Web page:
By Lois E. Johnson
Moose Lake Star-Gazette 

The Gift Gallery opens in Barnum, celebrating local art and young artists

 

Lois Johnson

Kym Garvey shows a wood burned portrait of a dog that she created from a photograph.

Wood burning artist and donkey rescuer Kym Garvey has opened The Gift Gallery in Barnum.

"I have wanted to do this for some time," Garvey said in a recent interview. "I have been doing custom wood burning from home but I wanted to open a shop. For the past couple of years, I have thought that this building would be the perfect spot."

Garvey was able to rent the former Garage Pizza building at 3845 Main Street in Barnum early this year and she and others spent hours painting and polishing to create an inviting atmosphere for people to display their artwork.

One of the most striking features of the remodeling project is the paper bag floor.

"We spent hours on our hands and knees working on the floor," said Garvey. "It took longer than we thought but it turned out pretty nice. That's the kind of idea that we want to be able to pass on to others that stop in."

A white wall is another feature.

"That will be the Student Spotlight Wall," said Garvey. "Any student that wants to participate will get a two-foot by two-foot section on the wall to paint with a scene or poetry. They will sign their name and city next to their artwork. Once a month we want to feature a local art student."


As a mother of four children, ages 19 to 9, Garvey has a heart for teens and wants them to have a place to practice and express their talents in the art studio of the gallery.

"I hope, especially for a lot of young people, that this gallery will give them an outlet. There is not a lot of things to do in town. This can give them a place where they can come and express themselves."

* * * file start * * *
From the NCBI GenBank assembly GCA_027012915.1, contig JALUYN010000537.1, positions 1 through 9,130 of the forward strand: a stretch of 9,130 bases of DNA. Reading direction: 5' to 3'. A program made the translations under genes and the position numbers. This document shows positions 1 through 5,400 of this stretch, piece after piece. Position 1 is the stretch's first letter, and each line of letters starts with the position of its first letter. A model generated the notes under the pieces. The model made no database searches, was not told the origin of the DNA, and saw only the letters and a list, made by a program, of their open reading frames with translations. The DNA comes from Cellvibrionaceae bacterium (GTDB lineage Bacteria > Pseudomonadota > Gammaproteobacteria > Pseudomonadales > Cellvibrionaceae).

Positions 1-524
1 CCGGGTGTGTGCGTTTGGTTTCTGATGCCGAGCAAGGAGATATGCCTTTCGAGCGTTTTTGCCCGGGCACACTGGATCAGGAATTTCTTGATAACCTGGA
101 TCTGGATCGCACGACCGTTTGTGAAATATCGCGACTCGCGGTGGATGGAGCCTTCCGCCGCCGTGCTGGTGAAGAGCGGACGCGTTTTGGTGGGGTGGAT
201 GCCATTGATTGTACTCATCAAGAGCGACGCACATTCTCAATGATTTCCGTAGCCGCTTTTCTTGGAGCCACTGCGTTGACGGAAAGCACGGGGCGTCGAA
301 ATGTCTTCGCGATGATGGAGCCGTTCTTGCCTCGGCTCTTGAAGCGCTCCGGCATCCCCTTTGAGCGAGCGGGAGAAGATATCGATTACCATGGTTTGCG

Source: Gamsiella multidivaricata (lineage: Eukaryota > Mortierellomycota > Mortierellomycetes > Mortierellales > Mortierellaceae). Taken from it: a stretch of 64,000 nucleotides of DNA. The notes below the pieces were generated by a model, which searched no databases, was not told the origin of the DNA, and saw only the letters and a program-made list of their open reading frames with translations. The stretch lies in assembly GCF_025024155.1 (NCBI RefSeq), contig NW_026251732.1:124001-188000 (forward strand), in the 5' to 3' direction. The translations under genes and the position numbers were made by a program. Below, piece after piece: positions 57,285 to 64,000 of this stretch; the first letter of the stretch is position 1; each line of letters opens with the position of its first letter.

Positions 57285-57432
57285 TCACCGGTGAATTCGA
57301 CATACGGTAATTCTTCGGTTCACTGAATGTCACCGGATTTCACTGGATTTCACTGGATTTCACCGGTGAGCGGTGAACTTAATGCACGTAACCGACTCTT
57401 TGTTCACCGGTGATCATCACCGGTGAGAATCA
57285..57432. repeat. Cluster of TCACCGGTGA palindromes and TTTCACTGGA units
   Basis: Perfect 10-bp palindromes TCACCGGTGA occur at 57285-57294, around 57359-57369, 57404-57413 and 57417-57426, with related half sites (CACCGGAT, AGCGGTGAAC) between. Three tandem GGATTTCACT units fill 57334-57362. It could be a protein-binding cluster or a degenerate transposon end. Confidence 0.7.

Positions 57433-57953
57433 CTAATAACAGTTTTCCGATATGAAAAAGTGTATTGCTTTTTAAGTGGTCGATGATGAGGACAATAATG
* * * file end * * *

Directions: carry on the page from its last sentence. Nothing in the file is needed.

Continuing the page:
But the studio isn't just for kids, it is for people of all ages.

"We've got quite a few things up our sleeves once we get going," said Garvey. "A gal from the community club gave me some ideas of what to do in the summer. We plan to have classes. Different teachers can come in and teach painting or pottery classes. A few people have contacted me about doing their own work in the studio. This is the place where they can try different things."

Garvey explained that her mother and daughter have special skills.

"My mom, Verlena, is a real good painter, and so is my daughter, Trinity, who is 16," she said. "She has the touch. She's gotten some commissions. Those talents missed me."

But Garvey is a very talented wood burning artist.

"I specialize in custom work," she explained. "I have an online store, and people send me photos of pets, humans or vehicles that I can recreate in wood burning. In one photo, a dog was dressed in a Napoleon-type of shirt. People come up with all kinds of crazy things. I have shipped my work all over the United States, Canada and the United Kingdom. My work has won awards in competitions."

Garvey also burns scenes into furniture and on urns. Photos on her Facebook page features two elk locking horns on the front panel of a chest. Another photo is of a trestle table with a bear head in one corner, a deer head in another, with leaves in the other two corners of the wood burned surfaces.

"My husband builds the furniture," she said. "He also builds square boxes that are urns. I wood burn a picture and the name of a dog, for example, on the urn. People can place a memento, such as a collar, inside. The lid can be sealed."

Garvey's artistic eye also sees possibilities in glassware that she picks up at thrift stores and garage sales.

"I recreate the glassware by gluing them together to make bird feeders and garden art," she said. "I glue plates and pretty glassware onto stakes that can be placed in a garden."

Artists can bring their work to sell in The Gift Gallery on consignment.

"Everything has to be handmade of some sort or another," said Garvey. "Nothing should be the same as the work of another artist."

Garvey asks that people bring other ideas.

"If someone has an idea of what we can do or teach, let me know," she said. "For example, I would like to learn how to use a Cricut cutter."

The Gift Gallery is open five days a week on Monday, Thursday, Friday from 11 a.m. to 5:30 p.m., and Saturday and Sunday from 10 a.m. to 4 p.m. The gallery is closed on Tuesday and Wednesday. The hours will change in the summer, said Garvey.

For more information, contact Garvey at 218-591-7001.

"Consigners are welcome," she concluded.

 

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